A big thank you to Val Vadeboncoeur, Tim Moore, Barry Gruenberg, Paul Roth, and Michael Pergola for their humongous collaboration, insight, creativity, and perseverance on this topic.

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Posted by Mitch Ditkoff at November 13, 2012 04:27 PM

Comments

Sadly, over the past 10 years, almost all large corporations have proactively killed all internal support for innovation in their cultures.

This is the cycle a human society goes through every time it approaches the point in our societal cycle when it must make a big choice. That choice is either to collapse under the weight of unchecked fear/conservatism and attempt a futile retreat into a past that is gone or, alternatively; to succeed by putting aside fear of change/progress and investing with faith in the future being better than the past; even if it is different from the past

As "Gozer the Gozerian" said to the Ghostbuster's in the 1984 movie..... "Choose the Form of the Destructor!" http://ghostbusters.wikia.com/wiki/Gozer

For us right now it seems the thought that "Just Popped In there" for Ghostbuster Dr. Ray Stantz was not the "Staypuff Marshmallow Man". It was instead "Corporate Cost Cutting as a Business Culture".

Unless we as a culture make the group decision to invest heavily again in innovation we will see a collapse that in some parts of the world will look very much like the "Dark Ages". We are approaching 7 Billion humans "cards" stacked up as a house of cards.

Without innovation as the glue to keep it together this could be a very ugly collapse.

Choose!

With Hope for The Future,
Roger

Posted by: Roger Toennis [TypeKey Profile Page] at March 29, 2010 10:42 AM

Great post and a simple framework to think about innovation form all dimensions. Your "top down" commentary reminded me of this post related to marketing leaders.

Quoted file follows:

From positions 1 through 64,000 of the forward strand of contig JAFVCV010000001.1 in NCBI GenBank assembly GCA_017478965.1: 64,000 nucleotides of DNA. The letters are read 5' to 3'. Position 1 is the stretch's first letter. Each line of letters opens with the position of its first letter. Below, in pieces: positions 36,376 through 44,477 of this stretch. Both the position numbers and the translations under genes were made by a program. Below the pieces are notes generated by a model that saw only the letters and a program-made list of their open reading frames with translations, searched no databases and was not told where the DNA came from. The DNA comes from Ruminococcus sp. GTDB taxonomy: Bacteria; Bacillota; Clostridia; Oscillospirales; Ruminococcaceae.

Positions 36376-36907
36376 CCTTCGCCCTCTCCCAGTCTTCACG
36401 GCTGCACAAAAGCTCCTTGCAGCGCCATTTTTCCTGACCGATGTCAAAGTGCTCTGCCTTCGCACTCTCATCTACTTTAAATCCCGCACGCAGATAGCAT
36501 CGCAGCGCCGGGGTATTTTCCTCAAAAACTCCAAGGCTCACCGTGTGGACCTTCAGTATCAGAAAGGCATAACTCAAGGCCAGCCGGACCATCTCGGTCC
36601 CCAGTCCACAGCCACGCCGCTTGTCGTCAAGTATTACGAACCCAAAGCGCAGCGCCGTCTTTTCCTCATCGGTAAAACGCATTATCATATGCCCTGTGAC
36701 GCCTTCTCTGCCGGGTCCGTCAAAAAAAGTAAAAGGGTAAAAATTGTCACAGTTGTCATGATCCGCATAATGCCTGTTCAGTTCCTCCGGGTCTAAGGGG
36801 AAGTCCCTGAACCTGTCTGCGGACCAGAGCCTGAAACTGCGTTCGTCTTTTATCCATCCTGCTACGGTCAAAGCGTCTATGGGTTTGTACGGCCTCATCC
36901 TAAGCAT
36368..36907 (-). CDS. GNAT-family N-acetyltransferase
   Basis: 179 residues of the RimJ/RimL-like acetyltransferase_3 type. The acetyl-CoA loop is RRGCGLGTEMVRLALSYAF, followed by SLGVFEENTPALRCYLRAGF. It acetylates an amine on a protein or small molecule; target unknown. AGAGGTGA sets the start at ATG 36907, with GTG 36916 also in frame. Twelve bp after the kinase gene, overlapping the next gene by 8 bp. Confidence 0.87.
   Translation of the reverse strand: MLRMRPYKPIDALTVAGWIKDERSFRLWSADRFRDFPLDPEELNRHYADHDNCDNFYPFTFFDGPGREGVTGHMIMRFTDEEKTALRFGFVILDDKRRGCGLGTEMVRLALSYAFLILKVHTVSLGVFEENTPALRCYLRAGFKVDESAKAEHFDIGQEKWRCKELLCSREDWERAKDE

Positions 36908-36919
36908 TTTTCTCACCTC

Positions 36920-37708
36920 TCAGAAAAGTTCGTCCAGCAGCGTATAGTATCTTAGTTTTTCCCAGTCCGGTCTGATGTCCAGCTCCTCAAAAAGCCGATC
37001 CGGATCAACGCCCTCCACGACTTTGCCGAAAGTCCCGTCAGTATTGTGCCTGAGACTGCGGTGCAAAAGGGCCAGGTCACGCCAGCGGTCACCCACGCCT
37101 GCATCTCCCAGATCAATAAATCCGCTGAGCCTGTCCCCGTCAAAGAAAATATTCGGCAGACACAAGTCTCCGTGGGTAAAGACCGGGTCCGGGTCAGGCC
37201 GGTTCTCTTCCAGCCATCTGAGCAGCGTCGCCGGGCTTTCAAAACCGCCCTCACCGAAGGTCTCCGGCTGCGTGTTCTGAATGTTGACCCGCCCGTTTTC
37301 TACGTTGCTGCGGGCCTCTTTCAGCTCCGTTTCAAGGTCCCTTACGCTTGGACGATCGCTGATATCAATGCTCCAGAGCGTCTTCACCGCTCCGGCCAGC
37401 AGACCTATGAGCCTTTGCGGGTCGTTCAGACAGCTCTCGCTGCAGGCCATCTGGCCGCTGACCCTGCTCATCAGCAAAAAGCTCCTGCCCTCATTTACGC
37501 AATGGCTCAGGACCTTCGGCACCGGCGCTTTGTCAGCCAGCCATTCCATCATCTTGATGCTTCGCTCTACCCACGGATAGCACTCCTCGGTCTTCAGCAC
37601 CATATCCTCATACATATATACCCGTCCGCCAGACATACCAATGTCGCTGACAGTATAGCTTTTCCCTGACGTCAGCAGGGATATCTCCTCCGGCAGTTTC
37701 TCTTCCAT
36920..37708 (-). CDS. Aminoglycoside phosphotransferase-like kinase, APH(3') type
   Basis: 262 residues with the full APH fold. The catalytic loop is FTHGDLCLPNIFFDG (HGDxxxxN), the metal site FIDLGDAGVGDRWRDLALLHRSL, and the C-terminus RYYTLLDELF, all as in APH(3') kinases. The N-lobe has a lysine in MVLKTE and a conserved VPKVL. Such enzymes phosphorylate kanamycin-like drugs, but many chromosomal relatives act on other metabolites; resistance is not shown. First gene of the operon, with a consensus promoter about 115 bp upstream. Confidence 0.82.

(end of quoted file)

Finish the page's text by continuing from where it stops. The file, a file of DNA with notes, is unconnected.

http://marketing-has-changed.com/attributes-of-an-effective-marketing-leader-part-7-initiative/

Posted by: John Ellett [TypeKey Profile Page] at March 29, 2010 04:20 PM

I had to comment on the post by Mitch Ditkoff. I thought it was moving and wonderful. What wonderful pictures.

Posted by: susan smith [TypeKey Profile Page] at September 30, 2010 04:44 PM

Thank you Mitch and the team for this accurate assessment.

For is it not pride of a prestigious position that sets management up to be "higher" then its "subordinates"?
I mean they get paid more for what, wearing a better suit, and at least thinking that they're it, they're the one.

The new Robin Hood movie is so time honored, because here exemplified one who changed the system, by being a core center of strength, which others magnetically gravitated to.
Without that one rare consciousness that has the ability to hold the respect and love of the team, and be that clear core center of sanity, fragmentation becomes the inevitable result. However if the foundational pillars are solid, the structure too will take on those same properties.

Posted by: Jan Buchalter [TypeKey Profile Page] at November 17, 2010 03:25 AM

About 100 people have traditionally controlled innovation in the world, and it is awesome that the Internet is enabling a democratized, bottom-up approach to dominate. Innovation has traditionally taken place in only a few innovation centers or through hierarchal, top-down institutional controls (like the music industry). The traditional corporate approach to innovation and development has become a poor fit for a creative, fast-moving world. The decentralization has allowed individuals to challenge traditional narratives, which lets other people to make their own choices. It is good to further the idea that innovation is everywhere, and anyone can come up with a revolutionary idea. But somehow, applying that on a practical level seems to be difficult for businesses. Good article, we would do well if more people followed your advice.

Posted by: ArtTechLaw [TypeKey Profile Page] at February 14, 2013 06:44 AM